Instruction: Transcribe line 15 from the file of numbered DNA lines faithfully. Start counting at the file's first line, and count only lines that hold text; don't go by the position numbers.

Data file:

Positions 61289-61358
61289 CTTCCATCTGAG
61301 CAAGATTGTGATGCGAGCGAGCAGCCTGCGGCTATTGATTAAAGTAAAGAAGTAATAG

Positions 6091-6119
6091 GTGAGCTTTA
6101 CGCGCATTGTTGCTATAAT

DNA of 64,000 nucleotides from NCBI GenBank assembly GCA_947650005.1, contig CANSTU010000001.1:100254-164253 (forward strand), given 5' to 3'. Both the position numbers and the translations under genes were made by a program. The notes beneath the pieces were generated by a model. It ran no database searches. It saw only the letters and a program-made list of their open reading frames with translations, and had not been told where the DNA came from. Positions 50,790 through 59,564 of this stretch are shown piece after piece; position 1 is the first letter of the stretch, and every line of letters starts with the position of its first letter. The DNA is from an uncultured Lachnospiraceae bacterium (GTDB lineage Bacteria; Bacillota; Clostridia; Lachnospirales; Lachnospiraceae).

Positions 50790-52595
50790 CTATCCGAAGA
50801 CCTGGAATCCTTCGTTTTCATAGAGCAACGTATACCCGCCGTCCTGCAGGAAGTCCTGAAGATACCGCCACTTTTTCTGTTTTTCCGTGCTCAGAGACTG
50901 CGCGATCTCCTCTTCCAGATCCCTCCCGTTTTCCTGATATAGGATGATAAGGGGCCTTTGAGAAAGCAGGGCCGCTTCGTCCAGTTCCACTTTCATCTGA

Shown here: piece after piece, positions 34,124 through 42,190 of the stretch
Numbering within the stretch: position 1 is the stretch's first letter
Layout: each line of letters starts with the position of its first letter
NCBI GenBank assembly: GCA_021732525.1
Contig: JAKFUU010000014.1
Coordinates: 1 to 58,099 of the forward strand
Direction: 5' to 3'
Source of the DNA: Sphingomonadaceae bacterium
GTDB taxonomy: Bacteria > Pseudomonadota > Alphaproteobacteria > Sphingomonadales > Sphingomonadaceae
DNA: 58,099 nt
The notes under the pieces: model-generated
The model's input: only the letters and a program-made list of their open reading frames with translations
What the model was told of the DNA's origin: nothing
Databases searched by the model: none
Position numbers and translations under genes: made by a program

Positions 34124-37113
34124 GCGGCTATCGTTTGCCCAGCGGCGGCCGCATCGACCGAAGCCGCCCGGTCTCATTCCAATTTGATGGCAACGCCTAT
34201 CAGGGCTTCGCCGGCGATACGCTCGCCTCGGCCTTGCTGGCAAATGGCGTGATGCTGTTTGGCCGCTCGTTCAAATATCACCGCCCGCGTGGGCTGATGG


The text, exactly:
NCBI GenBank assembly: GCA_021732525.1